BIDEN: “… and that you will well and faithfully discharge the duties of the office on which you are about to enter, so help you God?”

SENATORS: “I do.”

BIDEN: “Congratulations.”

U.S. Senate Minority Leader Mitch McConnell (L) watches as Senator Mark Kirk (2nd R) works his way up the Senate steps with the assistance of Senator Joe Manchin (2nd L) and U.S. Vice President Joseph Biden on his return to the U.S. Senate on Capitol Hill, Washington, January 3, 2013.U.S. Senate Minority Leader Mitch McConnell (L) watches as Senator Mark Kirk (2nd R) works his way up the Senate steps with the assistance of Senator Joe Manchin (2nd L) and U.S. Vice President Joseph Biden on his return to the U.S. Senate on Capitol Hill, Washington, January 3, 2013.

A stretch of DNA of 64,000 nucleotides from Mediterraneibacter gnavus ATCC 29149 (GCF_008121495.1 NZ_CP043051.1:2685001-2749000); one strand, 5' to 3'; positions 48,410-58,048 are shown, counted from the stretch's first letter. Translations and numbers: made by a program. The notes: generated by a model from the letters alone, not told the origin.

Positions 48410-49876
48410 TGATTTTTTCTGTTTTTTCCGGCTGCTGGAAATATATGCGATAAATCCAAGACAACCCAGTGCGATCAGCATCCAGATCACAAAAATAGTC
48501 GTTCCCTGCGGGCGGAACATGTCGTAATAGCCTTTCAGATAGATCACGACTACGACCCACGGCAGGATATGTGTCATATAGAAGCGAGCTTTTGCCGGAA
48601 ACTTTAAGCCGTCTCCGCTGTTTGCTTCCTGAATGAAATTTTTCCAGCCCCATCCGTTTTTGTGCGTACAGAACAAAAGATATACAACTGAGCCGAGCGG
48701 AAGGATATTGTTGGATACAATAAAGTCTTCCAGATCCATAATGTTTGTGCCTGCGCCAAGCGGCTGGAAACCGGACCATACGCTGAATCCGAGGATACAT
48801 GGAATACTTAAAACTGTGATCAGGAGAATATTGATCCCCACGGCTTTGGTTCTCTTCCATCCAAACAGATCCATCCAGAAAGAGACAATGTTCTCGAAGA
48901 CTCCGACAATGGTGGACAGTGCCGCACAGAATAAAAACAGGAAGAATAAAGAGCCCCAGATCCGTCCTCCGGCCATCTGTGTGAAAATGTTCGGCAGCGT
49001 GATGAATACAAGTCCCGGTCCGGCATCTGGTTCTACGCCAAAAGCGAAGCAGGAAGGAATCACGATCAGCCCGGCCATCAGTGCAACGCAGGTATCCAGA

x
U.S. Senate Minority Leader Mitch McConnell (L) watches as Senator Mark Kirk (2nd R) works his way up the Senate steps with the assistance of Senator Joe Manchin (2nd L) and U.S. Vice President Joseph Biden on his return to the U.S. Senate on Capitol Hill, Washington, January 3, 2013.
U.S. Senate Minority Leader Mitch McConnell (L) watches as Senator Mark Kirk (2nd R) works his way up the Senate steps with the assistance of Senator Joe Manchin (2nd L) and U.S. Vice President Joseph Biden on his return to the U.S. Senate on Capitol Hill, Washington, January 3, 2013.
Moments earlier, in a particularly poignant moment, Biden helped escort Senator Mark Kirk to the chamber for the first time since the Illinois Republican suffered a major stroke last year.

UNIDENTIFIED REPORTER: “Welcome back, senator!”